Broom Maker Wanda Hott (center) with her granddaughters Shelby (left) and Kierra (right).
Daniel Walker / West Virginia Public Broadcasting

In 2017, West Virginia Public Broadcasting featured one of West Virginia’s last remaining broom makers; Kanawha County resident Jim Shaffer. The story ended with a question: would this dwindling art continue once Shaffer retired? Well, it turns out, a whole family in Hampshire County makes brooms together, and they were inspired by Shaffer himself.

West Virginia Morning
West Virginia Public Broadcasting

On this West Virginia Morning, a West Virginia journalist recently received a MacArthur Fellowship, a prestigious award that comes with a stipend of 625-thousand dollars. Investigative reporter Ken Ward Jr. was one of only 25 people named for the awards that’s often called the “genius” award. The website said Ward was recognized for his work that reveals, “…the human and environmental toll of natural resource extraction in West Virginia…” Inside Appalachia host Jessica Lilly, spoke with Ward about his work.

West Virginia Morning
West Virginia Public Broadcasting

On this West Virginia Morning, last year, West Virginia Public Broadcasting featured one of West Virginia’s last remaining broom makers – Kanawha County resident Jim Shaffer. The story ended with a question – would this dwindling art continue once Shaffer retired? Well, turns out, a whole family in Hampshire County makes brooms together, and they were inspired by Shaffer himself. Liz McCormick brings us the story.

West Virginia Morning is a production of West Virginia Public Broadcasting which is solely responsible for its content.

Female veterans in New York watch the grave-side ceremony for the formerly oldest living female Marine, Miriam Cohen.
Sgt. Randall A. Clinton / U.S. Marine Corps

A professional photographer from West Virginia who is an Army veteran is working on a project about female veterans from the state.

Stephanie Ferrell plans to photograph the veterans in their home environments. The Register-Herald reports the project is expected to exhibit in January.

Daniel Walker/ WVPB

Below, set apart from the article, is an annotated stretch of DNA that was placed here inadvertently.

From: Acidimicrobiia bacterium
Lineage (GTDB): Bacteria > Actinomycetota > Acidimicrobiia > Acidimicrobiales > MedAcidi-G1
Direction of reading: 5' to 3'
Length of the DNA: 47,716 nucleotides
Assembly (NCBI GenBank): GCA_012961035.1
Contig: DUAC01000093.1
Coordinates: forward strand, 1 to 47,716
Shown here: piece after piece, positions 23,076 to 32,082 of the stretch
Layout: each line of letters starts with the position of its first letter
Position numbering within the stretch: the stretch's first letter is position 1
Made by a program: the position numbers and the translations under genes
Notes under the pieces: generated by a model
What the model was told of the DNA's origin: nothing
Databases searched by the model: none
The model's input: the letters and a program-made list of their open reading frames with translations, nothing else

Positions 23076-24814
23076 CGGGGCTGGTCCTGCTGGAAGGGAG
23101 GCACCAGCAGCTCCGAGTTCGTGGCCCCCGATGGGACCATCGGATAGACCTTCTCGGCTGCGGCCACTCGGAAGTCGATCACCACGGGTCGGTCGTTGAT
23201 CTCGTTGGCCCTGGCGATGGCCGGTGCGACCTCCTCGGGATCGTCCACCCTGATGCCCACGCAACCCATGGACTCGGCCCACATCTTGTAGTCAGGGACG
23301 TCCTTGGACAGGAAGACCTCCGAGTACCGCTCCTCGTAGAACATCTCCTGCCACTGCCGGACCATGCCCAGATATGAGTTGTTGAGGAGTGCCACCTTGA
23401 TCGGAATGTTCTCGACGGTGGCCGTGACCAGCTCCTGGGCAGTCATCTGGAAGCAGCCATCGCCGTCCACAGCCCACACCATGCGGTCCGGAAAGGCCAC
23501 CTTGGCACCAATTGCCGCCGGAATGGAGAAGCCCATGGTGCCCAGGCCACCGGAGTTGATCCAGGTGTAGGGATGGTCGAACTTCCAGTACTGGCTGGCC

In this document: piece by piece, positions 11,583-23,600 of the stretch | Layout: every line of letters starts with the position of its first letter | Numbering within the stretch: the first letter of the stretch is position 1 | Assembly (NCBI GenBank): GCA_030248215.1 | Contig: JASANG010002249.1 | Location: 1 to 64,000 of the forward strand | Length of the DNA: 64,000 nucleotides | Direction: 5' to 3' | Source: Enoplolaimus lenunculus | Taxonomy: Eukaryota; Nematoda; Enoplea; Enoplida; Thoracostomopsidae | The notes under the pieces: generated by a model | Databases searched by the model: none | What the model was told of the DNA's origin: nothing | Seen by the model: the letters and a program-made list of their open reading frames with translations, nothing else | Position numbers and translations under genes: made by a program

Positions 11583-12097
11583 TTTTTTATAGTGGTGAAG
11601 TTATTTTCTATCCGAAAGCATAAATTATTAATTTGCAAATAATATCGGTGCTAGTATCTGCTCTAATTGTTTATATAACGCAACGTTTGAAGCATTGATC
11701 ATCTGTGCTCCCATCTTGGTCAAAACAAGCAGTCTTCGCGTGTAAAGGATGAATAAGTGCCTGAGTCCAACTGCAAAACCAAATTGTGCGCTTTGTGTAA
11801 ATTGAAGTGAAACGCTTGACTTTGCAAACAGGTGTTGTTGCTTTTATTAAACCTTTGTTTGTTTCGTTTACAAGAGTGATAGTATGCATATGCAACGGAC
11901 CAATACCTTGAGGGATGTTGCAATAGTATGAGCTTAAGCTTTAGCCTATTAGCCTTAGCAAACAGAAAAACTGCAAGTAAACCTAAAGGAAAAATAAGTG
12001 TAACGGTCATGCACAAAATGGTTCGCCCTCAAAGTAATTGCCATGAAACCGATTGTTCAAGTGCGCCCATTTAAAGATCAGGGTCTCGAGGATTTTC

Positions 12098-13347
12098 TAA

The Inside Appalachia team is hitting the road and heading to Beckley for its first LIVE Listening Party the evening of Bridge Day. Join us for an evening of live interviews, videos, art and music. The event will be at the Raleigh Playhouse and Theatre in Beckley on Saturday, Oct. 20, at 7 p.m. -- and it’s free. Seating is limited, so don’t forget to RSVP.


WV Governor's Office

The award-winning video game publisher Bethesda Softworks is launching a new online game set in post-nuclear West Virginia, and the West Virginia Tourism Office is partnering with the company to promote both the game and the state.

Jacqueline Van Meter of StoryCorps leads her team in a discussion at a WVPB StoryCorps Listening Party in early October.
Lalena Price / West Virginia Public Broadcasting

The StoryCorps MobileBooth just departed Charleston and is headed to its next destination in Athens, Georgia. Fortunately, the StoryCorps team left behind a sizeable collection of great stories for WVPB to share with audiences.

For a terrific sampling of the voices of Charleston, West Virginia, click the link below to hear a montage of interview excerpts prepared by StoryCorps facilitator Jacqueline Van Meter for a special listening party at the Clay Center for the Arts and Sciences in early October.

On this West Virginia Morning, we’ll hear about the growing culture around Appalachian food, and we’ll explore the latest happenings in politics with another installment of “Red State Blue State.”

StoryCorps

StoryCorps recently visited Charleston, West Virginia to help over 100 people record their stories. One of the conversations recorded was between Mountain Stage Host Larry Groce and jazz musician Bob Thompson. Thompson grew up in New York City, but moved to West Virginia in the 60s to attend college at West Virginia State. 


On this West Virginia Morning, the University of Charleston and West Virginia Public Broadcasting are sponsoring a free screening of an upcoming PBS NOVA special entitled ADDICTION. The NOVA filmmakers spent months in West Virginia, capturing our struggle with the opioid epidemic, as part of the program.